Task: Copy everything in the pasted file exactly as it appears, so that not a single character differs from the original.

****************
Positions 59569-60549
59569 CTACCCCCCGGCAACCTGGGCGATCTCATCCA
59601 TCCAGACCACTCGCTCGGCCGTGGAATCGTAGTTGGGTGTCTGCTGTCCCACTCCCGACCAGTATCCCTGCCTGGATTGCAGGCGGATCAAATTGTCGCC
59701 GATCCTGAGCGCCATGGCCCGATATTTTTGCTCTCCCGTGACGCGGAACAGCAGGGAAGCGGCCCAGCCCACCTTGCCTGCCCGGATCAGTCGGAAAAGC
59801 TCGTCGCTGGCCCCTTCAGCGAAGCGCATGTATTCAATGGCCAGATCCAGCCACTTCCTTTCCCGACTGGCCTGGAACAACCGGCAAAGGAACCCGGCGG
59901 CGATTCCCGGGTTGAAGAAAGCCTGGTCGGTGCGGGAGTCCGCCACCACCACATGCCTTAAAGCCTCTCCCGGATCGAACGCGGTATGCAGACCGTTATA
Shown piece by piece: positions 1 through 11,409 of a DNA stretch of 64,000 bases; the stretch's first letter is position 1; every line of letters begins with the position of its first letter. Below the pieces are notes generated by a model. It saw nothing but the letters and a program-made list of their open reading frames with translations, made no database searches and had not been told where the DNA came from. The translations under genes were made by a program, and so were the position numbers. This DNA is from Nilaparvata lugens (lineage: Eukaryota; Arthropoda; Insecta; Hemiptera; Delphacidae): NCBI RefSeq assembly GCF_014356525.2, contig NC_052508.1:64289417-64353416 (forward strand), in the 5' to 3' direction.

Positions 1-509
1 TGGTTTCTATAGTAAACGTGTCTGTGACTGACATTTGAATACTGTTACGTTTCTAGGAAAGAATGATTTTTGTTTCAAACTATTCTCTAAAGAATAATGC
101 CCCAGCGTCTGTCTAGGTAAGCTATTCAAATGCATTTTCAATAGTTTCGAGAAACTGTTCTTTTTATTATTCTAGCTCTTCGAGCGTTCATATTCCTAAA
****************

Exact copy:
Positions 59569-60549
59569 CTACCCCCCGGCAACCTGGGCGATCTCATCCA
59601 TCCAGACCACTCGCTCGGCCGTGGAATCGTAGTTGGGTGTCTGCTGTCCCACTCCCGACCAGTATCCCTGCCTGGATTGCAGGCGGATCAAATTGTCGCC
59701 GATCCTGAGCGCCATGGCCCGATATTTTTGCTCTCCCGTGACGCGGAACAGCAGGGAAGCGGCCCAGCCCACCTTGCCTGCCCGGATCAGTCGGAAAAGC
59801 TCGTCGCTGGCCCCTTCAGCGAAGCGCATGTATTCAATGGCCAGATCCAGCCACTTCCTTTCCCGACTGGCCTGGAACAACCGGCAAAGGAACCCGGCGG
59901 CGATTCCCGGGTTGAAGAAAGCCTGGTCGGTGCGGGAGTCCGCCACCACCACATGCCTTAAAGCCTCTCCCGGATCGAACGCGGTATGCAGACCGTTATA
Shown piece by piece: positions 1 through 11,409 of a DNA stretch of 64,000 bases; the stretch's first letter is position 1; every line of letters begins with the position of its first letter. Below the pieces are notes generated by a model. It saw nothing but the letters and a program-made list of their open reading frames with translations, made no database searches and had not been told where the DNA came from. The translations under genes were made by a program, and so were the position numbers. This DNA is from Nilaparvata lugens (lineage: Eukaryota; Arthropoda; Insecta; Hemiptera; Delphacidae): NCBI RefSeq assembly GCF_014356525.2, contig NC_052508.1:64289417-64353416 (forward strand), in the 5' to 3' direction.

Positions 1-509
1 TGGTTTCTATAGTAAACGTGTCTGTGACTGACATTTGAATACTGTTACGTTTCTAGGAAAGAATGATTTTTGTTTCAAACTATTCTCTAAAGAATAATGC
101 CCCAGCGTCTGTCTAGGTAAGCTATTCAAATGCATTTTCAATAGTTTCGAGAAACTGTTCTTTTTATTATTCTAGCTCTTCGAGCGTTCATATTCCTAAA